An importantlooking element that I don't really understand, or haven't yet, but is perhaps relevant, is the business about being a princess in a tower, with reference to paintings by one Remedios Varo (p.13) - whose existence or otherwise I have yet to verify. I think this section has always come too early in the book for me, before what I thought was the meat of it showed up; and perhaps it has always been too enigmatic for me. But perhaps it is central after all.

the pinefox, Wednesday, 26 October 2005 16:40 (fourteen years ago) link

Here is a lovely sentence: 'They rode over the bridge and into the great empty glare of an Oakland afternoon' (p.90). Not for any symbolism or significance - I don't want the glare to mean or echo anything - but for its brief texturing and the margin of lyricism it pulls from an everyday statement.

the pinefox, Wednesday, 26 October 2005 16:42 (fourteen years ago) link

i am fond of lot 49 but i wonder if i'm not a little less pleased by it than i might otherwise be because of the way its compactness makes its inventiveness, imaginativeness, seem more contrived, more rigged

I also have a problem with the compactness of CoL49, though not so much that it feels rigged either. GR seems just as rigged to me. I think the problem is that the book feels too insubstantial to support the weight of mystery that it is being asked to bear. The prodigious length of GR adds to the sense of depth, multiple layers, occult meaning, misdirection, mystery and esoteric knowledge. Pretty much any mystical text worth its salt is going to be enormously long (think of the Kabbalah, or Beelzebub's Tales). The length is part of the experience - for the very reason that it places extraordinary demands on its would-be readers. It should take stamina for the initiate to penetrate the mysteries. A novella version just doesn't take up enough weight on the shelf.

o. nate (onate), Wednesday, 26 October 2005 17:10 (fourteen years ago) link

..never, then?

tom west (thomp), Wednesday, 26 October 2005 17:42 (fourteen years ago) link

Remedios Varo does/did exist. Oddly I was a fan of her before I was a fan of Pynchon. Here is the picture he refers to, 'Bordando el Manto Terrestre', which I presume he saw in the same Mexican museum that Oedipa did:

I'm also a fan of this picture: 'Woman leaving the psychoanalyst':

Jerry the Nipper (Jerrynipper), Wednesday, 26 October 2005 19:13 (fourteen years ago) link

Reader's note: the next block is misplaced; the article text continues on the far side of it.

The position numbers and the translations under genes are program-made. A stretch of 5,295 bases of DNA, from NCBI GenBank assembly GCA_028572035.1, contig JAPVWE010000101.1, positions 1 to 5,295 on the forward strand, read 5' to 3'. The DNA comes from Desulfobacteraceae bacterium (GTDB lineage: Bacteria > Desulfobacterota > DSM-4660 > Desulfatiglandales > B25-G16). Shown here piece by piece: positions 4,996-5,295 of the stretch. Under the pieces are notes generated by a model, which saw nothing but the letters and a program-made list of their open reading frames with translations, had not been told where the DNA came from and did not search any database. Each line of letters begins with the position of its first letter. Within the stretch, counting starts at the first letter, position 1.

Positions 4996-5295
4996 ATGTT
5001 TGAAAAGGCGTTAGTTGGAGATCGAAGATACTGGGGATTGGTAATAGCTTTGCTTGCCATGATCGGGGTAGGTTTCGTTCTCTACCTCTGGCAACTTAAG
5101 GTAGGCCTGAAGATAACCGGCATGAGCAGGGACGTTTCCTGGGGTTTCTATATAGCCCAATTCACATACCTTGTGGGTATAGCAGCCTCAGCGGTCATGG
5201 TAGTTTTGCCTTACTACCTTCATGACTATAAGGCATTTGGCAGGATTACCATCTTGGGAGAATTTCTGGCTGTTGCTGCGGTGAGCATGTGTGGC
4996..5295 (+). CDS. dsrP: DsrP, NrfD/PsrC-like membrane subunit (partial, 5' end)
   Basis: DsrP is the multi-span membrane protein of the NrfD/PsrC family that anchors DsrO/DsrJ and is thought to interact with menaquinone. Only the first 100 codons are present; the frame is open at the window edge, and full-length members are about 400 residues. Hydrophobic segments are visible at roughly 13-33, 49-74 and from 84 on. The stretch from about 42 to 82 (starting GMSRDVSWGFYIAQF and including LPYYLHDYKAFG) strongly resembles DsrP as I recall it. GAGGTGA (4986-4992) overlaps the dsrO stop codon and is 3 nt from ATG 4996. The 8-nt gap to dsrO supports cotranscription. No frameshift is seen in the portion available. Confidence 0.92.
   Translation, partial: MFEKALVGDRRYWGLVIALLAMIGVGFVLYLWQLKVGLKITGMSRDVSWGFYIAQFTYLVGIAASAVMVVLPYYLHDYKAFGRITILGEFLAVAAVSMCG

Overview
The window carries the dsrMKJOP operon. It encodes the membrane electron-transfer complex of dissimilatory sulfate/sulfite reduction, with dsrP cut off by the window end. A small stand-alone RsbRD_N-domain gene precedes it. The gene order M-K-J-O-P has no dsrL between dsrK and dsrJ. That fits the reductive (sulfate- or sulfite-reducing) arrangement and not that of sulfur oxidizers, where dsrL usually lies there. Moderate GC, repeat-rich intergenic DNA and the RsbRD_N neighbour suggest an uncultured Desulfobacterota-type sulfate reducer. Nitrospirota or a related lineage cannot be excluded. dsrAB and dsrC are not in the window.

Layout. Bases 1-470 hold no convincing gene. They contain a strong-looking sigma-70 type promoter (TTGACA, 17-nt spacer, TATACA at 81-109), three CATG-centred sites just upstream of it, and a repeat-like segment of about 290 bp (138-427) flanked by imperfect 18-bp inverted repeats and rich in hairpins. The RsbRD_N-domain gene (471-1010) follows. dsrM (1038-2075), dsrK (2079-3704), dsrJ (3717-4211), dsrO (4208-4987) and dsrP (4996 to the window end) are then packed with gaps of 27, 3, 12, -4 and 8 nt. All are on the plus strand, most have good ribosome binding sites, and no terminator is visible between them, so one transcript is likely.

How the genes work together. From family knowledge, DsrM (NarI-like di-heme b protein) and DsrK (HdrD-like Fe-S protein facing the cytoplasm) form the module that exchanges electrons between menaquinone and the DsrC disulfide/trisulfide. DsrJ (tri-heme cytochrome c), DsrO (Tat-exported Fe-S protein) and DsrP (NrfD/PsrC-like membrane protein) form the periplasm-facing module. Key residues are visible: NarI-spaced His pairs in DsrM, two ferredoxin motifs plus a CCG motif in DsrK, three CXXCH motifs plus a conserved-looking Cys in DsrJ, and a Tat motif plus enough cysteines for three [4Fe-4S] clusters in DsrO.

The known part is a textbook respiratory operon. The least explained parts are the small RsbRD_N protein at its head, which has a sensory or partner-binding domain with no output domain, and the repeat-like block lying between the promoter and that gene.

This is on my possibly last-ever undergraduate course.

I remember being prepared to find it shallow when I read it and finding it shallow, then rereading it and finding it not-shallow and being thus understandably wary of previous reactions.

tom west (thomp), Wednesday, 26 October 2005 19:27 (fourteen years ago) link

i don't remember what the author says but 'lines of flight', by stefan mattessich?, a sorta deleuze and guattari-overloaded reading of pynchon that simultaneously tries to advance some sort of political theory?, makes a big deal out of varo in the chapter on lot 49. or, at least i might say, a deal. varo serves as the cover art too.

this is not to say you would profit from checking this out, the pinefox. i have not yet found the book to be especially understandable or illuminating.

(i thought to note this because until coming across the discussion of varo there, pynchon's mention of varo was one of those which i had apparently always passed over with no recognition; i found that especially interesting since i usually have the sense of at the very least recognizing most of pynchon's overt references.)

Josh (Josh), Thursday, 27 October 2005 01:00 (fourteen years ago) link

Not only does Lot 49 get better, and easier, every time you read it, but there are nuggets of buried treasure that you CANNOT see the first time through.

Check out e.g. Chapter Three, end of paragraph two:

"...if she hand't been set up or sensitized, first by her peculiar seduction, then by the other, almost offhand things, what after all could the mute stamps have told her...?"

At this point "mute" can only mean "silent," but on a second read...

rogermexico (rogermexico), Thursday, 27 October 2005 03:16 (fourteen years ago) link

Also of ironic note: Remedios Varo's work is currently at the center of a nasty and legal battle.

rogermexico (rogermexico), Thursday, 27 October 2005 06:24 (fourteen years ago) link

I like the first picture.

PJ Miller (PJ Miller 68), Thursday, 27 October 2005 07:41 (fourteen years ago) link

Mr Mexico's claim is correct, I think.

JtN's post is amazing!

I wonder whether Woody Guthrie (Bound For Glory? which I have, of course, not yet read) is a source or inspiration for the late vision of hobos and disinherited dwellers in disused railway cars. In fact, I wonder if he is to that as Kerouac is to the San Francisco night scene.

Maybe not.

the pinefox, Thursday, 27 October 2005 11:36 (fourteen years ago) link

For more in that Guthrie-esque vein, you might enjoy the story 'The Secret Integration' (and also TP's discussion of it in his introduction) in 'Slow Learner'... although it does have a rather superfluous math element.

Jerry the Nipper (Jerrynipper), Thursday, 27 October 2005 13:49 (fourteen years ago) link

Long have I meant to read that collection properly. I should, soon.